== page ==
I’ll be the first to admit that before actor Yahya Abdul-Mateen II put on the super fancy tech armor and battled Jason Mamoa’s Aquaman, I knew very little about Black Manta. For the longest time, I didn’t even know the character was Black. But when I heard that Eisner and Ringo award-winning comic writer Chuck Brown — the same Chuck Brown who wrote Bitter Root and On the Stump — would be helming a Black Manta solo series, my curiosity skyrocketed. Black Manta #1 quenched that curiosity with a solid first issue that embodies what most comic readers love about the Black Manta character, like his cunning, villainous nature, and begins a unique story that adds another level of depth, sure to elevate the Black Manta character to never-before-seen heights.
The Black Manta character goes back to the 1960s, which wasn’t the greatest time for African Americans. So when I started reading Black Manta #1 and the first-panel caption read, “What will my legacy be?” I was utterly blown away. Because although Black Manta is a villain, a pirate, an assassin, he’s a human being first. Unlike Aquaman, he wasn’t born with superpowers, but this Black man, Aquaman’s archnemesis, is still a worthy adversary.
He only had to work ten times harder to get to that level. And that says a lot about the Black Manta legacy and story before you even get started on anything else. Issue #1, appropriately titled “Assassin of the Sea,” is a layered story that looks to see Black Manta reflect back to everything he’s done and been through, and possibly an evolution of the character. The story still involves the ancient rock we saw him running after in the Aquaman 80th Anniversary issue.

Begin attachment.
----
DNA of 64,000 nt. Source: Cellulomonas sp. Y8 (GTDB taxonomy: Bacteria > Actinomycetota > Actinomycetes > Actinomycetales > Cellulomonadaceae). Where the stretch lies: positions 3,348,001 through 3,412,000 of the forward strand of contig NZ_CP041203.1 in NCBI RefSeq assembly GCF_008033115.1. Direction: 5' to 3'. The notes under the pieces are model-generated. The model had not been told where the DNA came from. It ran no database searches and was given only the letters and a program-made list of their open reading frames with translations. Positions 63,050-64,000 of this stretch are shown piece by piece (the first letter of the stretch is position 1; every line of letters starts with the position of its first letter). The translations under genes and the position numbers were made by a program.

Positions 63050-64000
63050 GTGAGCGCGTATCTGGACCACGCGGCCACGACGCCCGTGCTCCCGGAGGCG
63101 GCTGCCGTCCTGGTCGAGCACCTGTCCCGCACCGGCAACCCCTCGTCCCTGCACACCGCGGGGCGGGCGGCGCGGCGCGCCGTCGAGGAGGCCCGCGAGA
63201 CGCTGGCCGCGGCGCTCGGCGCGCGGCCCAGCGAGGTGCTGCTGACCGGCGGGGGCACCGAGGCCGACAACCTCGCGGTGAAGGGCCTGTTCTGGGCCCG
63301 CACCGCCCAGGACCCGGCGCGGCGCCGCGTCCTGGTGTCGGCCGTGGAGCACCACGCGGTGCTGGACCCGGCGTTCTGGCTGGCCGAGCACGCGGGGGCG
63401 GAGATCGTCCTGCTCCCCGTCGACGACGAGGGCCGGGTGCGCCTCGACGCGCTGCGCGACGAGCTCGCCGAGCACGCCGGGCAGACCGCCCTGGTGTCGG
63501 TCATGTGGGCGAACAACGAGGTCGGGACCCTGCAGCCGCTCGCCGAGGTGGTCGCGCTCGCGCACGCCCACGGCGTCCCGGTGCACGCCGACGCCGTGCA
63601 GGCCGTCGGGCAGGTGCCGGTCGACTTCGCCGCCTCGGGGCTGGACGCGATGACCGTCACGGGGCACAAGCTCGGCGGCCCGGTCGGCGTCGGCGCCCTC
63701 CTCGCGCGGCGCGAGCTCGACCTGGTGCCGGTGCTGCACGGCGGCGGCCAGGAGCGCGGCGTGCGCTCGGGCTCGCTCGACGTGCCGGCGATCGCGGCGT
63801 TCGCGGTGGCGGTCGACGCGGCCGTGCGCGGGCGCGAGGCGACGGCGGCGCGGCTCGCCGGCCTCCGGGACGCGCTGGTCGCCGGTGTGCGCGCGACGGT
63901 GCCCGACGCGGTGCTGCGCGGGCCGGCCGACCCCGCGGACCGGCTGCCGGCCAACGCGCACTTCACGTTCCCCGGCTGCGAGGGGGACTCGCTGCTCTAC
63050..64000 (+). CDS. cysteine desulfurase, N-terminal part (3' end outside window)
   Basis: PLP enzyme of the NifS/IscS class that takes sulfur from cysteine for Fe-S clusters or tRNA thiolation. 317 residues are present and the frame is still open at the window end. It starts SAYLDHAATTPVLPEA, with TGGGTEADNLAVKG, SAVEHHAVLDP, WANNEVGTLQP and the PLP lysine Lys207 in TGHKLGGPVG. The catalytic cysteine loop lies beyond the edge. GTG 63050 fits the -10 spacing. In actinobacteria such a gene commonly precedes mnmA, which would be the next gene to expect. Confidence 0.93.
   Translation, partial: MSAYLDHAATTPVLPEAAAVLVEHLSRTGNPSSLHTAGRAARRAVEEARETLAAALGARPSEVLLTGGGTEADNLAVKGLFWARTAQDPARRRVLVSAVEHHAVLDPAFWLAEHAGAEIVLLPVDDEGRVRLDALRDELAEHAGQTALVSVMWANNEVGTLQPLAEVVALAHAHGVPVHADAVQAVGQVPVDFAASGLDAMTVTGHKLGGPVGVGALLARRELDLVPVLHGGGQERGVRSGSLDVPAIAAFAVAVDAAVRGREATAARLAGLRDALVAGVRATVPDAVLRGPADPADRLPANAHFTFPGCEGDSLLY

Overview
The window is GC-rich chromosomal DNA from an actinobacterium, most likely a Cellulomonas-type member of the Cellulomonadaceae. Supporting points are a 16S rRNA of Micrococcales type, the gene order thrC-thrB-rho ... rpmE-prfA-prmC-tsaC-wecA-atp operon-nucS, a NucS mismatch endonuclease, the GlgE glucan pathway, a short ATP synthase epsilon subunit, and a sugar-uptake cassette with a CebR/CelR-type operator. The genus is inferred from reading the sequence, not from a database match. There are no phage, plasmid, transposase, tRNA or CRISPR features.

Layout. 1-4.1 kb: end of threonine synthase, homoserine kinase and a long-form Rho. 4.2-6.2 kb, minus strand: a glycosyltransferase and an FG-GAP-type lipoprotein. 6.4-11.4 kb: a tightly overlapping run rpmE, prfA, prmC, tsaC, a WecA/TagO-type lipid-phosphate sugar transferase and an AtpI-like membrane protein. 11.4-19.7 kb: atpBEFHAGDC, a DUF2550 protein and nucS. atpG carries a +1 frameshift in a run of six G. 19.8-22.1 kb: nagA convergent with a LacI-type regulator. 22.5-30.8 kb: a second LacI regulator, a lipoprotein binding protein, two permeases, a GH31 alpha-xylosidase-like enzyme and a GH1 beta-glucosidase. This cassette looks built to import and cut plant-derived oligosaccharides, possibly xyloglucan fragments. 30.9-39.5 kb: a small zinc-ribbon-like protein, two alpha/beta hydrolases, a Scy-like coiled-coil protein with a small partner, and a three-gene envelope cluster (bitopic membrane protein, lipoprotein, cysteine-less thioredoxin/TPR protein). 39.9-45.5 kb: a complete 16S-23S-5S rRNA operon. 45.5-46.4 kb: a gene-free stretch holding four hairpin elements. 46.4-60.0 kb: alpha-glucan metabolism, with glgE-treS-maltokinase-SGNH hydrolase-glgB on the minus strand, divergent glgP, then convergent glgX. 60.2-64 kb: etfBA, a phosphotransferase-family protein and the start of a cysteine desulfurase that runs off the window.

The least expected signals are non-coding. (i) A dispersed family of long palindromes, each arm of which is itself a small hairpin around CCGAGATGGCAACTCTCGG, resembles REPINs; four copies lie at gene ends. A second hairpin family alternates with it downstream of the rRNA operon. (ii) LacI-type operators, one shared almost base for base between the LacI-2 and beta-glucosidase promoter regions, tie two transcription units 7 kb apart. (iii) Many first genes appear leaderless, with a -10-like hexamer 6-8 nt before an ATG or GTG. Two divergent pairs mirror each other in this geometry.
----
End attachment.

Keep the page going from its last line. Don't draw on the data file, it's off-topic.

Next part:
It’ll be interesting to see what role this stone plays during this six-issue miniseries. One thing’s for sure: now is the perfect time to tell stories about villains with past DC successful films like Joker or the upcoming Black Adam film on the horizon. The book definitely has many things going on, and it may take more than one read-through to take it all in, but the pacing and dialogue are all on point. The only thing missing was a few more captions here and there that could have been utilized to keep the reader on track when the book transitions from one point to another in addition to the location. It’s not an action-packed issue, but does find a neutral balance of destruction, engagement, and wording that keeps you curious.
Artist Valentine De Landro’s gritty illustrations add a detailed and aggressive edge that flows nicely with the story Brown is trying to tell. It reads like a John Singleton film without the usual car chase. What I love most about Landro’s pencil work is the commanding nature he brings to the Black Manta character. It makes it feel like any time he shows up on the panel, you better pay attention to what he’s doing or saying.
Black Manta #1 is a great first entry into what’s shaping up to be an awesome addition to the mythos of Black Manta. There are a lot of characters coming, both old and new, and I can’t wait to see where this series is headed.
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